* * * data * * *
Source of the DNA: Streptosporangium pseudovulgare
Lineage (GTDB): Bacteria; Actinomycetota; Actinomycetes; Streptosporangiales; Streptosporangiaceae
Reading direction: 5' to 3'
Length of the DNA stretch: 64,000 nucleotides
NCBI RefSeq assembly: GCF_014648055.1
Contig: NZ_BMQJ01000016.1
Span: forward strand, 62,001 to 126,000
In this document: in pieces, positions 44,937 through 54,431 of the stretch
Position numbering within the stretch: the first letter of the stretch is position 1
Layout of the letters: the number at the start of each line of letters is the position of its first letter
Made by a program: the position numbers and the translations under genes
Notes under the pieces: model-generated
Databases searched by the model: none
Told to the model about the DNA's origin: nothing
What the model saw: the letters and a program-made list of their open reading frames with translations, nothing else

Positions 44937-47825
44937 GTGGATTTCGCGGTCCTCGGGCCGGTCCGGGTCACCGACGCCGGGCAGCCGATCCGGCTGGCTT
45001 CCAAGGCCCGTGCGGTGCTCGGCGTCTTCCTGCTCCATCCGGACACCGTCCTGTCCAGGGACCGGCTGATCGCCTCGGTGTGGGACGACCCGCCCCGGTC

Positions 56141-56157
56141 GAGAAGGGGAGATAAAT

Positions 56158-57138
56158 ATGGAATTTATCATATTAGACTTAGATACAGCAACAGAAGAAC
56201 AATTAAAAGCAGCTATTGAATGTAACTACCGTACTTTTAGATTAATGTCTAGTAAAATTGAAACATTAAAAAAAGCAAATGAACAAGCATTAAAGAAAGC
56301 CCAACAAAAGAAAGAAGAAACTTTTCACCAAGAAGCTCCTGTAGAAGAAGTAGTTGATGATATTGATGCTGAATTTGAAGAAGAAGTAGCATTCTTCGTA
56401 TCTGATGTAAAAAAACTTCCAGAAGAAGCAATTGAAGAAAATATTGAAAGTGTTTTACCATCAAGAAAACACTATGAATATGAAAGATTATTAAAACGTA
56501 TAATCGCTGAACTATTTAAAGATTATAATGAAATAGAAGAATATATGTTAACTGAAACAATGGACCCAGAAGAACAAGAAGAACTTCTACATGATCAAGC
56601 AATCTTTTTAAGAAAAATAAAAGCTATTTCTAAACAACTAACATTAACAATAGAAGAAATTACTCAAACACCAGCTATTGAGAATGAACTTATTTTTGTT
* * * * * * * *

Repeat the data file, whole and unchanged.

Source of the DNA: Streptosporangium pseudovulgare
Lineage (GTDB): Bacteria; Actinomycetota; Actinomycetes; Streptosporangiales; Streptosporangiaceae
Reading direction: 5' to 3'
Length of the DNA stretch: 64,000 nucleotides
NCBI RefSeq assembly: GCF_014648055.1
Contig: NZ_BMQJ01000016.1
Span: forward strand, 62,001 to 126,000
In this document: in pieces, positions 44,937 through 54,431 of the stretch
Position numbering within the stretch: the first letter of the stretch is position 1
Layout of the letters: the number at the start of each line of letters is the position of its first letter
Made by a program: the position numbers and the translations under genes
Notes under the pieces: model-generated
Databases searched by the model: none
Told to the model about the DNA's origin: nothing
What the model saw: the letters and a program-made list of their open reading frames with translations, nothing else

Positions 44937-47825
44937 GTGGATTTCGCGGTCCTCGGGCCGGTCCGGGTCACCGACGCCGGGCAGCCGATCCGGCTGGCTT
45001 CCAAGGCCCGTGCGGTGCTCGGCGTCTTCCTGCTCCATCCGGACACCGTCCTGTCCAGGGACCGGCTGATCGCCTCGGTGTGGGACGACCCGCCCCGGTC

Positions 56141-56157
56141 GAGAAGGGGAGATAAAT

Positions 56158-57138
56158 ATGGAATTTATCATATTAGACTTAGATACAGCAACAGAAGAAC
56201 AATTAAAAGCAGCTATTGAATGTAACTACCGTACTTTTAGATTAATGTCTAGTAAAATTGAAACATTAAAAAAAGCAAATGAACAAGCATTAAAGAAAGC
56301 CCAACAAAAGAAAGAAGAAACTTTTCACCAAGAAGCTCCTGTAGAAGAAGTAGTTGATGATATTGATGCTGAATTTGAAGAAGAAGTAGCATTCTTCGTA
56401 TCTGATGTAAAAAAACTTCCAGAAGAAGCAATTGAAGAAAATATTGAAAGTGTTTTACCATCAAGAAAACACTATGAATATGAAAGATTATTAAAACGTA
56501 TAATCGCTGAACTATTTAAAGATTATAATGAAATAGAAGAATATATGTTAACTGAAACAATGGACCCAGAAGAACAAGAAGAACTTCTACATGATCAAGC
56601 AATCTTTTTAAGAAAAATAAAAGCTATTTCTAAACAACTAACATTAACAATAGAAGAAATTACTCAAACACCAGCTATTGAGAATGAACTTATTTTTGTT